Atlanta Falcons tight end Hayden Hurst opened up about his battles with depression and his "second shot" at life in a series of videos with his family released by his team on Thursday. Hurst is collaborating with Dallas Cowboys quarterback Dak Prescott to promote their charities with cleats this weekend following a viral video showing him commend Prescott for talking about his
Hurst, who was drafted by the Pittsburgh Pirates in 2012, discussed in the clips that family losses and giving up his once-promising baseball career led to a spiral in his life. Earlier this year, he revealed in the Players' Tribune that his uncle and cousin committed suicide.
In 2015, he was admitted to the University of South Carolina to play football, but said he began to abuse drugs and alcohol, because he wanted to "numb the feeling of embarrassment where I wouldn't have to explain to my family as to why I was unraveling."
"I can't really explain it," he said, tearing up. "It's hard to unless you've been through it. But, depression, when you feel like nobody's there … when you're in the headspace and in that dark spot, you do – you feel alone. Nobody's there. Nobody cares."
Then in January 2016, Hurst said he tried to take his own life.
"I wanted it to be over," he said. "For some reason I got a second chance at this thing."
Hurst drew strength from family members and his college coach supporting him, saying it "saved my life." He dedicated himself to football and was drafted by the Baltimore Ravens in 2018.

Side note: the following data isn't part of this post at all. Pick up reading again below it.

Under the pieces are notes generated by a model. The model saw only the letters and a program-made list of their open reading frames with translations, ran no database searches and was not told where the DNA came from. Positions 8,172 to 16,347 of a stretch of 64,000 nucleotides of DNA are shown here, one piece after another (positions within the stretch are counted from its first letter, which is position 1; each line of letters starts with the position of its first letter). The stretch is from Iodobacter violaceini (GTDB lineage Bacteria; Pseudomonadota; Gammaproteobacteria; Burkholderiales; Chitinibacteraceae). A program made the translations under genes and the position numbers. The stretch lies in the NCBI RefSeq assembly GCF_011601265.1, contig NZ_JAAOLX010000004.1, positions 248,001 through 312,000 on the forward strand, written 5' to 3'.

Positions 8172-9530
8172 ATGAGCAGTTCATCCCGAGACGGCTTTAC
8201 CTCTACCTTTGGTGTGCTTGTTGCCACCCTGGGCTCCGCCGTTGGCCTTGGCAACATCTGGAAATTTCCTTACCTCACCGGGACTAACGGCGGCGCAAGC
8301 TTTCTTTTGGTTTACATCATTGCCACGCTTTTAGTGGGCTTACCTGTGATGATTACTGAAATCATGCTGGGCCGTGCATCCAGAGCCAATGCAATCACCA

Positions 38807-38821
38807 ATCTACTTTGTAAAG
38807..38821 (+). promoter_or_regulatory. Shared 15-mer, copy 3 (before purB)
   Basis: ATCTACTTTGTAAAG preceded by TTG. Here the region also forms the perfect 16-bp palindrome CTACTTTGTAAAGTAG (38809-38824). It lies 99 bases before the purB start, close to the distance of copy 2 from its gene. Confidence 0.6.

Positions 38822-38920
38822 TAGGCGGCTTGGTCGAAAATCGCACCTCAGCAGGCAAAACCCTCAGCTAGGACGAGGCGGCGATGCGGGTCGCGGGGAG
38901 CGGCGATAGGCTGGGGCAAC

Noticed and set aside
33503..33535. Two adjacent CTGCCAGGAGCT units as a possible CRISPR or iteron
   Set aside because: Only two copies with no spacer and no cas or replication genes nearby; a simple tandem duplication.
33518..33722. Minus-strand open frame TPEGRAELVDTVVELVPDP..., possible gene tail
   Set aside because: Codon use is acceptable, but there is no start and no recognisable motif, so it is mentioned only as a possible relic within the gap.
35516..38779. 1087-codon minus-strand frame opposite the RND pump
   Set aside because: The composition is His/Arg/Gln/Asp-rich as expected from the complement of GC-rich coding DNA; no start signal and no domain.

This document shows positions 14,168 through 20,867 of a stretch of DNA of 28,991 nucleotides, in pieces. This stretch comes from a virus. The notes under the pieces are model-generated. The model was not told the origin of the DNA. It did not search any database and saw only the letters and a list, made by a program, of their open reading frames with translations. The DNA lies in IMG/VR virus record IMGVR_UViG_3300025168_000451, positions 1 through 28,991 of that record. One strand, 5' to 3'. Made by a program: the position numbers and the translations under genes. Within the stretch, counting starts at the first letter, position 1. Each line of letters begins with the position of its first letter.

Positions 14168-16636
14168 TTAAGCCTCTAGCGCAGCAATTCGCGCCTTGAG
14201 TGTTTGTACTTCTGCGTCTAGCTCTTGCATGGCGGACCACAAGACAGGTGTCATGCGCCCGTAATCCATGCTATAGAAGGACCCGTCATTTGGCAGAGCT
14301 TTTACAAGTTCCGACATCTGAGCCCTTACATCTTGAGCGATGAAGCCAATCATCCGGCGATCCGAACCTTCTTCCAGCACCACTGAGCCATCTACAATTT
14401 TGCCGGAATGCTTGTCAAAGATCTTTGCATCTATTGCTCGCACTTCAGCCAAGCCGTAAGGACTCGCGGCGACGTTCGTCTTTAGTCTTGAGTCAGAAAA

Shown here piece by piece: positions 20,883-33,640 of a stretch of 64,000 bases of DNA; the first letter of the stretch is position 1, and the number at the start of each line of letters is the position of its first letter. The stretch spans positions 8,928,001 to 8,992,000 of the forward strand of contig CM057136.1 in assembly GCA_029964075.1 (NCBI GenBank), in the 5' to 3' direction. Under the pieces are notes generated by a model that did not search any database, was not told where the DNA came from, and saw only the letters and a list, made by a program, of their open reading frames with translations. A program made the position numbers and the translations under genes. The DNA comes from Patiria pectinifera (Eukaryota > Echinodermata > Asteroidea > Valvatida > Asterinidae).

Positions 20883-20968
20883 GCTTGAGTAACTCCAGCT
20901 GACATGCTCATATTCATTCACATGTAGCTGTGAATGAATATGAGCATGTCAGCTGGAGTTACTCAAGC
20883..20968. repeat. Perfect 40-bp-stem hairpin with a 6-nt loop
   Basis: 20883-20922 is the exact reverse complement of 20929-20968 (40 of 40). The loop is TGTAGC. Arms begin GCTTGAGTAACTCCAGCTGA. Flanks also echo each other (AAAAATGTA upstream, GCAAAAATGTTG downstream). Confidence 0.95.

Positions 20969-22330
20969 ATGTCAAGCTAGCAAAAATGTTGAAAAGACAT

"Keep fighting, keep going," Hurst said. "As bad, as dark as it gets, I promise you there's someone out there who cares and wants to see you succeed at whatever you do, it doesn't have to be professional sports."
More than 1,000 players will participate in the the NFL's annual "My Cause My Cleats" campaign, dedicated to players' non-profits and causes. Among them will be Hurst, who will don a pair of cleats featuring Prescott's organization, "Faith Fight Finish" and San Francisco 49ers defensive lineman Soloman Thomas' "End Stigma. Change Lives." Hurst will also promote his family foundation, which aims to raise awareness for mental health issues in children and adolescents.
Prescott, who is currently sidelined with a, voiced his struggles with mental health after the during the pandemic. He received widespread praise throughout NFL and across sports. In a rare public moment of vulnerability among players, Hurst praised Prescott for opening up and in turn, Prescott suggested they work together.
For immediate help if you are in a crisis, call the toll-free National Suicide Prevention Lifeline at 1-800-273-TALK (8255), which is available 24 hours a day, 7 days a week. All calls are confidential. The Disaster Distress Helpline at 1-800-985-5990 is also confidential, free and available 24 hours a day, 7 days a week. You can also text TalkWithUs to 66746 to connect with a trained crisis counselor.